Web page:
Published on Computerworld Hong Kong (http://www.cw.com.hk)
IDC: Document management software a priority in Asia Pacific
By Computerworld Hong Kong staff | Nov 30, 2009
IDC said Thursday that most respondents in a recent survey indicated that they plan to invest in document management software, followed by record management software among all other content management (CM) software in the Asia Pacific excluding Japan region.
"In India, Singapore, China, and Australia, managing content published on the Web is the top role played by CM software," said Ridhi Sawhney, market analyst of Asia/Pacific Software Research at IDC. "Managing content with ever-increasing volumes of information, mounting regulatory pressure, and disparate applications with isolated data repositories, remains a big challenge. There is continuous demand for content management software from legacy businesses and developing countries as organizations endeavor to transition from manual overlay systems to automated systems.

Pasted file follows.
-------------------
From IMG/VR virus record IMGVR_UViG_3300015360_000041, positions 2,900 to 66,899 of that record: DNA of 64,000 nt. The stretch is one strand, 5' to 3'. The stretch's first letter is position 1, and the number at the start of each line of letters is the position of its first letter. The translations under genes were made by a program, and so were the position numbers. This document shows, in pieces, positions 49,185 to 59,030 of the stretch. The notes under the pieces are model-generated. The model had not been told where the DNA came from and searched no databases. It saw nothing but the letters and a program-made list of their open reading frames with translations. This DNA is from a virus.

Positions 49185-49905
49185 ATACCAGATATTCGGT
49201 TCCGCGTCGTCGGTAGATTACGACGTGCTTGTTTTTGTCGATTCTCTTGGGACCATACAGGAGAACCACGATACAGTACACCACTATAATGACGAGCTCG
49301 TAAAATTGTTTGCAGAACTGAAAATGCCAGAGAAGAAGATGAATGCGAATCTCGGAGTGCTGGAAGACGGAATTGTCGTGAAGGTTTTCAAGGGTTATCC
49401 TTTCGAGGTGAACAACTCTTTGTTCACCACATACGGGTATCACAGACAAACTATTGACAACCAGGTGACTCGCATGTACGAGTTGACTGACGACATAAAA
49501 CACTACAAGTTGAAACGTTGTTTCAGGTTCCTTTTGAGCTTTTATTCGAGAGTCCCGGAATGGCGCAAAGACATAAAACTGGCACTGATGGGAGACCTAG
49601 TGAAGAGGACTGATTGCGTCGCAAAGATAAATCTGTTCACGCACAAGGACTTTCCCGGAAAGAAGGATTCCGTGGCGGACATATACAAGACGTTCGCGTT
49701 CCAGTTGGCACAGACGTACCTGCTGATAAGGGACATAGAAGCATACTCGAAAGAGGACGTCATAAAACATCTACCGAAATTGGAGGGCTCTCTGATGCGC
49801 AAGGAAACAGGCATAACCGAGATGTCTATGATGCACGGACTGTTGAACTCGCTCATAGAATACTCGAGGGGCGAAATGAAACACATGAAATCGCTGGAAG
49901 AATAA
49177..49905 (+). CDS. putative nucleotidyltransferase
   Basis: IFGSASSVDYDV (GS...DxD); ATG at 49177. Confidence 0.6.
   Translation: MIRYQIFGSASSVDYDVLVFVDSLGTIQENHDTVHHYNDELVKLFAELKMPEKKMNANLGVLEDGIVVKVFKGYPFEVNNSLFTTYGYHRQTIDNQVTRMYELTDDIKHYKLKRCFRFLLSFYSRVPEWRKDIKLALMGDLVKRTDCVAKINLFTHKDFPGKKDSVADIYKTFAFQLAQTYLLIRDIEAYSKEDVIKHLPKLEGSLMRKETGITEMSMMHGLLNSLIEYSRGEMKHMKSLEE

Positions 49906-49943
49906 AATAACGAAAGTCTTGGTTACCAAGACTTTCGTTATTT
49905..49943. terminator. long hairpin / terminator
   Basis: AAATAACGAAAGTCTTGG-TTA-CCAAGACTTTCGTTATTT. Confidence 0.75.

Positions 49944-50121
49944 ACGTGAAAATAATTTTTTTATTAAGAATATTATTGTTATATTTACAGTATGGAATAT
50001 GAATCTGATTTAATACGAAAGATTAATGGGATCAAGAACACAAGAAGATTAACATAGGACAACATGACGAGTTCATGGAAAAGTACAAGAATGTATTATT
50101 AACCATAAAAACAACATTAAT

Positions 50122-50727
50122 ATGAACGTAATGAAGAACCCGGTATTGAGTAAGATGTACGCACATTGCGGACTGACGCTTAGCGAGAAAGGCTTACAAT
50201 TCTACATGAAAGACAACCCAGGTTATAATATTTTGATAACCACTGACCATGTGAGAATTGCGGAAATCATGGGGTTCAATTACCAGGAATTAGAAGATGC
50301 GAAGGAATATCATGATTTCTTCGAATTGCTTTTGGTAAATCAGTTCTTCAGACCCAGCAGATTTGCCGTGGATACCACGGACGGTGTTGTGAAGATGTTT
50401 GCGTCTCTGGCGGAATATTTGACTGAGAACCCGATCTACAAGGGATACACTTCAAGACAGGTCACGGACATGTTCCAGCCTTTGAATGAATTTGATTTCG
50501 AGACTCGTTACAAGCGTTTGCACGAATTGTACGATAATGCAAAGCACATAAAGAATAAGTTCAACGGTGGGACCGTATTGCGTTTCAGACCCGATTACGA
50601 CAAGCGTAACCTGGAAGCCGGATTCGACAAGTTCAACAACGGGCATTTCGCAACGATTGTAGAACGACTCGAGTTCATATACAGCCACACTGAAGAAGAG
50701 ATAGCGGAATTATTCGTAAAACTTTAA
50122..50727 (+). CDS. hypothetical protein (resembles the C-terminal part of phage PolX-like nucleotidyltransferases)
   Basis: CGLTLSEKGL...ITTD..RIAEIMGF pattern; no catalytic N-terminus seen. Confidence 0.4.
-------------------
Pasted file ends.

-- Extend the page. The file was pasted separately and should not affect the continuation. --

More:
CM market in the region is expected to grow steadily at a five-year compound annual growth rate (CAGR) of 7.42 percent, reaching US$ 308.42 million by 2013."
Collectively, the top five vendors that include IBM, EMC, HP, Oracle and Interwoven, represent approximately 58 percent of the CM market in the region, said IDC, adding that local vendors like Newgen Software and Cyberdime are also growing strong and are among the top 10 in the region.
Risk and compliance continue to drive the demand for records management and is basically used for regulatory requirements and business processes, said IDC.